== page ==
Home Inspectors are counted upon to answer all sorts of questions asked by a home buyer before, during, and after a home inspection. Questions such as:

  • “Should we buy this house?”
  • “Would you buy this house”
  • “How much money will all of the repairs cost”
  • “Who pays for the repairs, the sellers or us?”
  • “Is this house hazardous to live in?”
  • “How much longer do we have on that roof?”
  • “Is the electric wiring a fire hazard?”

The list of questions runs on and on and I have heard some good ones in the last 9 years.

However, a home inspector can overstep his bounds by answering too many questions and one, or both of two things can happen.

  1. The buyer will back out of the deal on that particular property and/or
  2. The buyers agent will be upset with the inspector for overstepping his bounds and scaring their client away from the property and it’s purchase.

Neither is a favorable outcome for the Realtor representing the buyer, the buyer, or the home inspector. Therefore, it is very important for the inspector to choose his/her battles wisely by answering only the questions that relate to the current condition of the home itself and allow the buyer and their agent to hash out the remaining concerns after they have both reviewed the inspection report. Often times, the Realtor will call me to discuss the severity of an issue before further advising their client, which I encourage.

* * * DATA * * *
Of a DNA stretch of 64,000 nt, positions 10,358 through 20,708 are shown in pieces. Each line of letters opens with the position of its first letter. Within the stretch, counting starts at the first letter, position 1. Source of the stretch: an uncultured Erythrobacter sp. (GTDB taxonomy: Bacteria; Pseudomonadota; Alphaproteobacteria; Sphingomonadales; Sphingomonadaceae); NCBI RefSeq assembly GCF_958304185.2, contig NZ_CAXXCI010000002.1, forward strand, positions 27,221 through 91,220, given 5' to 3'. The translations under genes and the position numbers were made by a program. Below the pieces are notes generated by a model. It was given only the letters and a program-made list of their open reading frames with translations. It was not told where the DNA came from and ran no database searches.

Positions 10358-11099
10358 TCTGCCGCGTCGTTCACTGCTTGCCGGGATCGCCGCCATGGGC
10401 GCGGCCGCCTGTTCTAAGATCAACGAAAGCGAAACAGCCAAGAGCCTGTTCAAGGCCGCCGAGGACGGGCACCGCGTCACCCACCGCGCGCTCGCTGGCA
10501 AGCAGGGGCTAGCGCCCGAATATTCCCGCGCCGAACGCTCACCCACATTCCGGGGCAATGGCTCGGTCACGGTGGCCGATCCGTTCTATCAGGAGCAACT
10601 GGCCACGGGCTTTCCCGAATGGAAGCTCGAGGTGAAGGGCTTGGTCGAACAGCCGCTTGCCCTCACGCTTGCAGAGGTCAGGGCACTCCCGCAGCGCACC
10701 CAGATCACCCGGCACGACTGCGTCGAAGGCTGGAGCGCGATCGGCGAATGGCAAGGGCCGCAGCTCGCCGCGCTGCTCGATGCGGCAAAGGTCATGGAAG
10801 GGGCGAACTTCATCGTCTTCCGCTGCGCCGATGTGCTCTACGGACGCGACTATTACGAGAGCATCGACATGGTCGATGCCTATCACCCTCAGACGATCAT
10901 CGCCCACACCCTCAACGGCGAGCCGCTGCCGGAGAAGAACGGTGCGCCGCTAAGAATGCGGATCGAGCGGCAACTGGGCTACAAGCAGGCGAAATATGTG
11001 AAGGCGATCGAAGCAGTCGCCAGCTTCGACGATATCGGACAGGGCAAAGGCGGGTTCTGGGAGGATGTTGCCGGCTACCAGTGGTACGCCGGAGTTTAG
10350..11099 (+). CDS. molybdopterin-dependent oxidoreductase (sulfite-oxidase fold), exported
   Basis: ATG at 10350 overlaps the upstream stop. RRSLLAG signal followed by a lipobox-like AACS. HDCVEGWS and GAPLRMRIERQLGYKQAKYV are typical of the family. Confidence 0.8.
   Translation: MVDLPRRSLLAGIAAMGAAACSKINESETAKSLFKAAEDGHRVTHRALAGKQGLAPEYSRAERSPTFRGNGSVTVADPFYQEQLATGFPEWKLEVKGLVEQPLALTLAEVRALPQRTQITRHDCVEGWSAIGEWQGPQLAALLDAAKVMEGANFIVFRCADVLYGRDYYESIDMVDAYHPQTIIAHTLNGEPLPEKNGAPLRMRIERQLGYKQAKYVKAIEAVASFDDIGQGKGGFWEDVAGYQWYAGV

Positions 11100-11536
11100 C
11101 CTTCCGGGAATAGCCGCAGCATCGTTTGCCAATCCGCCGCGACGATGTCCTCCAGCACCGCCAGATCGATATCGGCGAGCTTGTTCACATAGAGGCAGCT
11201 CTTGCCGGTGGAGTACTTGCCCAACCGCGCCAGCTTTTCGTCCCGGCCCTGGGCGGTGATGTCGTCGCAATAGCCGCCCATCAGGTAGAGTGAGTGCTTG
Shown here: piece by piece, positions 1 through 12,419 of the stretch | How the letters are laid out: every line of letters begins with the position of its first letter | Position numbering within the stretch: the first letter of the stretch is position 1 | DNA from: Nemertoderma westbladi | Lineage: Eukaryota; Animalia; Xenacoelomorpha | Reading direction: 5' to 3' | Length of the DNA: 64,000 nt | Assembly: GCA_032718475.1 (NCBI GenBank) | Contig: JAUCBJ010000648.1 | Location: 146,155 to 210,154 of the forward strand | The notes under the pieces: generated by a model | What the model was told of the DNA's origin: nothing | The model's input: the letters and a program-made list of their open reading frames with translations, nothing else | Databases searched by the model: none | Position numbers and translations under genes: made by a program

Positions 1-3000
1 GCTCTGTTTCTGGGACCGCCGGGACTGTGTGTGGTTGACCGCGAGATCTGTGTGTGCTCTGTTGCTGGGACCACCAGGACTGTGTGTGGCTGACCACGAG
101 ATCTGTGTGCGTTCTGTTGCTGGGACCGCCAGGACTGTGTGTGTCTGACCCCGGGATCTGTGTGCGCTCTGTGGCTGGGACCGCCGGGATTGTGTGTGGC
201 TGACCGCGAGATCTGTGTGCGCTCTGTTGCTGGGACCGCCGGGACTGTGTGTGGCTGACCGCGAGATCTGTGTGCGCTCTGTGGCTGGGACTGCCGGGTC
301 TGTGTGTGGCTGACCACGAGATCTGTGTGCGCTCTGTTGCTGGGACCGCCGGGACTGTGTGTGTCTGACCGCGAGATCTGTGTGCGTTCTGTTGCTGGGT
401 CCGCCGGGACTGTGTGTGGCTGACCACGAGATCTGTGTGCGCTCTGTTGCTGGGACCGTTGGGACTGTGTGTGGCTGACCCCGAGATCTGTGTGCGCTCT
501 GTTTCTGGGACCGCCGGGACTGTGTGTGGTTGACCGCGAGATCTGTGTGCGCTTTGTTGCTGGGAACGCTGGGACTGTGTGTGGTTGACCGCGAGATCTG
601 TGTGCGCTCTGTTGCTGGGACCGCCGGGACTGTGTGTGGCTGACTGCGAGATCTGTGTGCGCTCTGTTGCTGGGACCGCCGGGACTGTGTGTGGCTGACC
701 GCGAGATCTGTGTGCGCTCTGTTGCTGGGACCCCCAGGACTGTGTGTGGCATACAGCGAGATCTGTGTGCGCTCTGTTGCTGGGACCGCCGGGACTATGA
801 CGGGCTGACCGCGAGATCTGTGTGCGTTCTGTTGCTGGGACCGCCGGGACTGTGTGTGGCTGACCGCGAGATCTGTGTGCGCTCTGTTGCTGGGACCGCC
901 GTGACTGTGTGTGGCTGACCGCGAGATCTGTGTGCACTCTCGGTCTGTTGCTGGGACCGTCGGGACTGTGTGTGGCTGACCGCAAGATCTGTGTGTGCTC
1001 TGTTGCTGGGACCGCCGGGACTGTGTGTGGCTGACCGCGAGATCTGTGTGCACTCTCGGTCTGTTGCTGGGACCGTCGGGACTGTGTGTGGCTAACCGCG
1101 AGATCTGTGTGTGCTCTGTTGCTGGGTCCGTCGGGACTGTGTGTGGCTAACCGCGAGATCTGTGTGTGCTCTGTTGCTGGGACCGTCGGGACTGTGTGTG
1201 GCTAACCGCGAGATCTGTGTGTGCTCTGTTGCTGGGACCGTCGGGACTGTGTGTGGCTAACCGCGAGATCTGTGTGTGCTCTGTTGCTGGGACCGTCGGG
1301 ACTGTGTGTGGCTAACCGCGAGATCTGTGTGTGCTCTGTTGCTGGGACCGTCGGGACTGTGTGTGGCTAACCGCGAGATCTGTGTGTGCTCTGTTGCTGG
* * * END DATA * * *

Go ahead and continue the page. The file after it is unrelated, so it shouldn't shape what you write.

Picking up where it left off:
Home Inspectors are hired by the prospective buyer to inspect the house, document the findings, and deliver the report promptly and professionally back to the buyer and their agent. We feel it is the home inspector’s’ responsibility to address any and all inquiries by the buyer

that relate to the condition of the home and the findings of the inspector on that day

. In addition, it is our responsibility to professionally and carefully suggest to the buyer that the remaining questions be presented to their agent after reviewing the full inspection report.

Certified Home Inspections prides itself on performing thorough and in-depth home inspections to potential home-buyers safely. In addition, we understand the importance of quality client/inspector communications and how they have become as equally important. Therefore, we also pride ourselves in our ability to be good listeners, provide credible information, and use ethical decision making techniques when answering all of those questions asked by the curious, anxious, and sometimes fearful potential buyers.

What experiences have you had with home inspectors answering questions?